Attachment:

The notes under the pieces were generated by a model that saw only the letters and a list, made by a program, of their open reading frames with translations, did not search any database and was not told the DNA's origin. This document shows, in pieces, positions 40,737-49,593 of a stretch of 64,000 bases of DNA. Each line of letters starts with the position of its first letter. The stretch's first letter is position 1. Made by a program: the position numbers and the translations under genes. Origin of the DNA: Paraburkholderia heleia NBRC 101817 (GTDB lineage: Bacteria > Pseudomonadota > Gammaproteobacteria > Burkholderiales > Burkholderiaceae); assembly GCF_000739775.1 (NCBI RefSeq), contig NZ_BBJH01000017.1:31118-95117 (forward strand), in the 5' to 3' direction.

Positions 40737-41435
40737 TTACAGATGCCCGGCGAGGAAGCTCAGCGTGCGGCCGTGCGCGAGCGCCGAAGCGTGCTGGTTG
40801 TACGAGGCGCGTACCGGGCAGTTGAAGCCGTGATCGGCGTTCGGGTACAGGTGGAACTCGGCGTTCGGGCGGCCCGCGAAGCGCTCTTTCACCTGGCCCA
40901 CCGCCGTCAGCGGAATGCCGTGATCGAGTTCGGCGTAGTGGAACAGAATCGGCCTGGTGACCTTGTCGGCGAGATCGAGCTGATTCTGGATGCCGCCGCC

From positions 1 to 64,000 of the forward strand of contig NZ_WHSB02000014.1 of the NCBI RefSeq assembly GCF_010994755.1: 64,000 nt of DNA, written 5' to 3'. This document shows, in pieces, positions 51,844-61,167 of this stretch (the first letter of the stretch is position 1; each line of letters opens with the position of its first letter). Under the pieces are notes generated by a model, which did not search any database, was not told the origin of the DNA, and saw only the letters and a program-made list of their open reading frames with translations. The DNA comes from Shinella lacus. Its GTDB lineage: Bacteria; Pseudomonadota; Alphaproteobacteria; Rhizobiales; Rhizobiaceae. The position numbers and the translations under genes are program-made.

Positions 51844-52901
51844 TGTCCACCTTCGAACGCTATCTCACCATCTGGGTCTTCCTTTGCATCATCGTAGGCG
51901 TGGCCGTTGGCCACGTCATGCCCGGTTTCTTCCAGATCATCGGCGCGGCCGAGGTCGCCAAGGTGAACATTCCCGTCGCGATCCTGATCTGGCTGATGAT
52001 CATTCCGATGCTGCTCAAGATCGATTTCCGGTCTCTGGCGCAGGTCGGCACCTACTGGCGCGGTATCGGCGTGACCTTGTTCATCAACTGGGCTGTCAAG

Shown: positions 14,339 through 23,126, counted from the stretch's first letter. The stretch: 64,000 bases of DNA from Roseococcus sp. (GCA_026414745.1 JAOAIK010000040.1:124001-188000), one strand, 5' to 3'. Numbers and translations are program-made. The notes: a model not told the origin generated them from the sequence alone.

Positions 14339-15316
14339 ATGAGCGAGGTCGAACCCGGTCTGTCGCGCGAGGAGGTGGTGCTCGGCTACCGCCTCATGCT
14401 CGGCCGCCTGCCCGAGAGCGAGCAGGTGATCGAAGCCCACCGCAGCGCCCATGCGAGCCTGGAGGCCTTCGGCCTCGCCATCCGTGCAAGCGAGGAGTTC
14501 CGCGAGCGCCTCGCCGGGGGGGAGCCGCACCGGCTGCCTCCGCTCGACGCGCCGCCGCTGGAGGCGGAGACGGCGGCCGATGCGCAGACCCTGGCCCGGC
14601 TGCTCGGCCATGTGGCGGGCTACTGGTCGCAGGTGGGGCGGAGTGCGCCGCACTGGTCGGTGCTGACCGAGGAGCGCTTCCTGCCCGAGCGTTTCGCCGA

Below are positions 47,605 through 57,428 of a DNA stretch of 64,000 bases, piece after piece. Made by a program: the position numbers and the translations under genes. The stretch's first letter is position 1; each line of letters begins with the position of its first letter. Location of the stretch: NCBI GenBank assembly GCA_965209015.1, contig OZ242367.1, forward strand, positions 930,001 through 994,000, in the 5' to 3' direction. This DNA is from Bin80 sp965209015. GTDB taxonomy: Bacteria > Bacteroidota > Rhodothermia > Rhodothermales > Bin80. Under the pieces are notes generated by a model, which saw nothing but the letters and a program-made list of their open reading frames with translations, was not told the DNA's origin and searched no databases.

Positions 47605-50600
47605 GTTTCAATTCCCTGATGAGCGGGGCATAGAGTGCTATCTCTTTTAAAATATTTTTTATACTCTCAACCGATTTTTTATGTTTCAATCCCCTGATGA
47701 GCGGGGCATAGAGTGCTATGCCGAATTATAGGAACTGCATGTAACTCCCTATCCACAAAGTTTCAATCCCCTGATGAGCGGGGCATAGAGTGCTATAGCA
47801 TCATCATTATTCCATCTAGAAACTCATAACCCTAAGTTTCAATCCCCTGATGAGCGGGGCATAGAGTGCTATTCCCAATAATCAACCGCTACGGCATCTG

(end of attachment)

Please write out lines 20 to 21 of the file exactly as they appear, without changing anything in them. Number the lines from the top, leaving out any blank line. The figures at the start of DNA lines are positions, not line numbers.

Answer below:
47701 GCGGGGCATAGAGTGCTATGCCGAATTATAGGAACTGCATGTAACTCCCTATCCACAAAGTTTCAATCCCCTGATGAGCGGGGCATAGAGTGCTATAGCA
47801 TCATCATTATTCCATCTAGAAACTCATAACCCTAAGTTTCAATCCCCTGATGAGCGGGGCATAGAGTGCTATTCCCAATAATCAACCGCTACGGCATCTG